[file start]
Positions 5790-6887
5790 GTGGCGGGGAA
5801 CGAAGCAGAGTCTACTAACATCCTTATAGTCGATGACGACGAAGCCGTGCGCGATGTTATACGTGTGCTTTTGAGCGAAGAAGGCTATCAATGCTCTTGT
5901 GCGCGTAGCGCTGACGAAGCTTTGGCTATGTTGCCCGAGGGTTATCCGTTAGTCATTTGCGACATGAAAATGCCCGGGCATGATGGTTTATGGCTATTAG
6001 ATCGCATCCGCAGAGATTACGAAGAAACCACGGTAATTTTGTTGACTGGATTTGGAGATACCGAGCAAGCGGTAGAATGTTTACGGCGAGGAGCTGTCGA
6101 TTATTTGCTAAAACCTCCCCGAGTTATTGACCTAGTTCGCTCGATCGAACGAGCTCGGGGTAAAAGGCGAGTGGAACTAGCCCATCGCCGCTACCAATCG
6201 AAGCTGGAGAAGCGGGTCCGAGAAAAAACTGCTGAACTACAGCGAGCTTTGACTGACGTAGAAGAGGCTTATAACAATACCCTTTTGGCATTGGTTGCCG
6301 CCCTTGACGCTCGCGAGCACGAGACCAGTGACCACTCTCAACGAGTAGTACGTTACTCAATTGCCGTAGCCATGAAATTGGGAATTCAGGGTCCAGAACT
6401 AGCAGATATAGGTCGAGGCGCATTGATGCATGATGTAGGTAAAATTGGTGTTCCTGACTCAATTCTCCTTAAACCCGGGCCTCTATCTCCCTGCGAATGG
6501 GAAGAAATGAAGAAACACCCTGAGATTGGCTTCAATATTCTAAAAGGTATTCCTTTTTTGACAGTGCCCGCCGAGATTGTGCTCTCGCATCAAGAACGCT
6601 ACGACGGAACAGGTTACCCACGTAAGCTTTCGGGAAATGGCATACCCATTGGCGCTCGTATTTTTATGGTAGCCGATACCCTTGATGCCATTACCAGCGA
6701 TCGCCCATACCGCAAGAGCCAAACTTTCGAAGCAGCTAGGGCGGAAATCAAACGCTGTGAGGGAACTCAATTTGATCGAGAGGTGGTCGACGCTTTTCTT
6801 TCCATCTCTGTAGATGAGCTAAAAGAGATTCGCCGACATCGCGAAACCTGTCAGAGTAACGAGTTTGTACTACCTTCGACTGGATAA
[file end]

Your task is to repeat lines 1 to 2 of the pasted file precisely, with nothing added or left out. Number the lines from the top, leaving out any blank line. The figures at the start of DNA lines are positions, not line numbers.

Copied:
Positions 5790-6887
5790 GTGGCGGGGAA